Maybe There's A Ghost Behind You, Or Maybe Your Brain Is Just Lying To You

Maybe There's A Ghost Behind You, Or Maybe Your Brain Is Just Lying To You

There's a scientific reason why you may feel the presence of ghosts.

A lot of us have had the sense that there's someone behind us, and yet when we turn, nobody else is in the room. To researchers, that's called a feeling of presence, or FoP. It can happen to anyone, although it particularly afflicts people with Alzheimer's disease and schizophrenia.

A team of scientists in Switzerland was able to replicate that FoP in healthy individuals. As explained in a paper published this month in Current Biology, they used a robot that pokes individuals in the backs and managed to trigger the feeling in some test subjects that several other people were in the room, even though there was only the robot.

Professor Olaf Blanke and his team at the Swiss Federal Institute of Technology in Lausanne were seeking a better understanding of neurological disorders with their experiment. But the results are also intriguing for the many mentally healthy people who believe they have felt the presence of ghosts.

Blanke told HuffPost Weird News that the study indicates that sometimes "healthy subjects can experience the same hallucinations as patients suffering from schizophrenia have."

"Hallucinations are quite frequent in the general population," said Blanke, a neurologist and neuroscientist. "These data and ours on FoP suggest that there is no clear-cut differences between health and disease but rather a quasi-continuous spectrum."

The scientists in Switzerland first examined 12 patients who had suffered brain damage from epilepsy, stroke or other conditions and who reported having feelings of presence. Brain scans revealed lesions in their frontoparietal cortexes, the area of the brain that is aware of the "self," according to Scientific American.

"When the patient was standing, the presence was standing," the scientists reported in Current Biology, describing the patients' FoPs. "When the patient was sitting, the presence was sitting. When the patient was moving, the presence was moving."

The scientists then tested whether they could trigger that feeling in healthy people, using a so-called master-slave robotic system to throw off the individuals' brains. The "master" robot in front of the person would record his movements, while the "slave" robot behind the person would match them.

In one set of tests, when the person poked the robot in front, the robot behind would poke the person at exactly the same time. The test subjects reported feeling as if they were poking themselves. Blanke said it "creeped them out," but it didn't trigger a FoP.

But if the robot's poke in the back was slightly delayed, creating a a sensory-motor mismatch, some of the test subjects said it felt as if another human being was doing the poking. Indeed, some reported feeling the presence of several other people in the room. The feeling was so strong and disruptive that one subject asked to leave.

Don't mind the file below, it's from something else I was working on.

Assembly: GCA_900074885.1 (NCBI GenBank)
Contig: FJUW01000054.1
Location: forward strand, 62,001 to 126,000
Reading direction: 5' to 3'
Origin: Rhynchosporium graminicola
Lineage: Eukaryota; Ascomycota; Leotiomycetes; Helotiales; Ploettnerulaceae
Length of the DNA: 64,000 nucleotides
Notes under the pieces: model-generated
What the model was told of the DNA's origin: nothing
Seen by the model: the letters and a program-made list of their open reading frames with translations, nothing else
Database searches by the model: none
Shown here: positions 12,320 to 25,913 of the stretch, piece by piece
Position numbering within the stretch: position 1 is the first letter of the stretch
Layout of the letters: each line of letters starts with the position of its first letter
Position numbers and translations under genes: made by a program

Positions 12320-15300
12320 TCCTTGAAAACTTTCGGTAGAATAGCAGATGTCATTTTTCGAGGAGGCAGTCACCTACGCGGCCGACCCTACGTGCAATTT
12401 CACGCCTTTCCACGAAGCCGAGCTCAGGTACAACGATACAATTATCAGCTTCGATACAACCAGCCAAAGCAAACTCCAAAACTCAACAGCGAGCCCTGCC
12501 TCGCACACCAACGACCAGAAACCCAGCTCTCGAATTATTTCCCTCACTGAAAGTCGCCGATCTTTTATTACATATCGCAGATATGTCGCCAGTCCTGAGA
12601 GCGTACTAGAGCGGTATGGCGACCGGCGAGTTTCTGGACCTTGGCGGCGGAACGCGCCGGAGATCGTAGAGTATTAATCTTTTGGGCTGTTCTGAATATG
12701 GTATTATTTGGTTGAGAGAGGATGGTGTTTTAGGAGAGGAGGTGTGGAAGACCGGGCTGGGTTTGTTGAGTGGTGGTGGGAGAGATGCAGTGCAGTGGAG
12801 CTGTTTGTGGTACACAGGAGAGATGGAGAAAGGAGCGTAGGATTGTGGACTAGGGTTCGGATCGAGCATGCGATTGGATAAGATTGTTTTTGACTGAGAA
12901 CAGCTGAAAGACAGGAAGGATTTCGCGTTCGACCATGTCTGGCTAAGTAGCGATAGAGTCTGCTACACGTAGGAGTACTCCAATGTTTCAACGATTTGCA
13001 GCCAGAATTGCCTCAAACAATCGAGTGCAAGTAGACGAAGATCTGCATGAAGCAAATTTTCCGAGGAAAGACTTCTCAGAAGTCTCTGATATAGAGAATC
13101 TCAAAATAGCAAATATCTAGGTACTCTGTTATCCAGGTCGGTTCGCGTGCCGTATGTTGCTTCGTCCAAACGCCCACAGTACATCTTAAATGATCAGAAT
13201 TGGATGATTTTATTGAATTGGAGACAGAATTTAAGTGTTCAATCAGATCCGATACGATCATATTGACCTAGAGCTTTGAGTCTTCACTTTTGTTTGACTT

The neurological misfires triggered by the Swiss experiment don't rule out the existence of ghosts, of course. But they do suggest that some paranormal phenomena may come from the brain's own misdirection.

Tina Booth, a 29-year-old aquarium worker in Cincinnati, said she regularly has a FoP at home, and she attributes it to her grandparents, who have passed away.

"One time I got into bed, and one side of my cheek got super cold, then started to warm up -- and the weirdest thing was I wasn't scared," she told HuffPost Weird News. "I also can 'feel' someone in a room even though I'm the only one in it at the time."

Bryan Bonner, a skeptic about ghosts and an investigator with the Rocky Mountain Paranormal Research Society, said stories like Booth's are common. "Most people we deal with are reasonably healthy when it comes to psychology, but because of the human condition, we’re predisposed to see faces or hear recognizable sounds in white-noise situations," he said.

Bonner tries to find the source of such ghostly phenomena, whether it's a raccoon in the attic or something less explicable.

"There are a lot of factors that make this feeling happen, which is why [the Swiss experiment] is interesting," he said. "People often jump to conclusions about their own feelings as paranormal, but we have to stay open-minded: Could it be a ghost? Sure. Could it be a loose pipe or a brain misfire? Absolutely!" he added.

In sum, it might be your brain that's haunted, not your house.

Booth said her belief in her grandparents' presence isn't shaken by the study.

"That is a pretty neat experiment," she said. "I think the brain can cause these feelings, but I also think the supernatural can as well. ... I believe that everyone can feel energy. It's like when someone leaves a room because it feels tense. ... We can sense things even though we can't physically see them."

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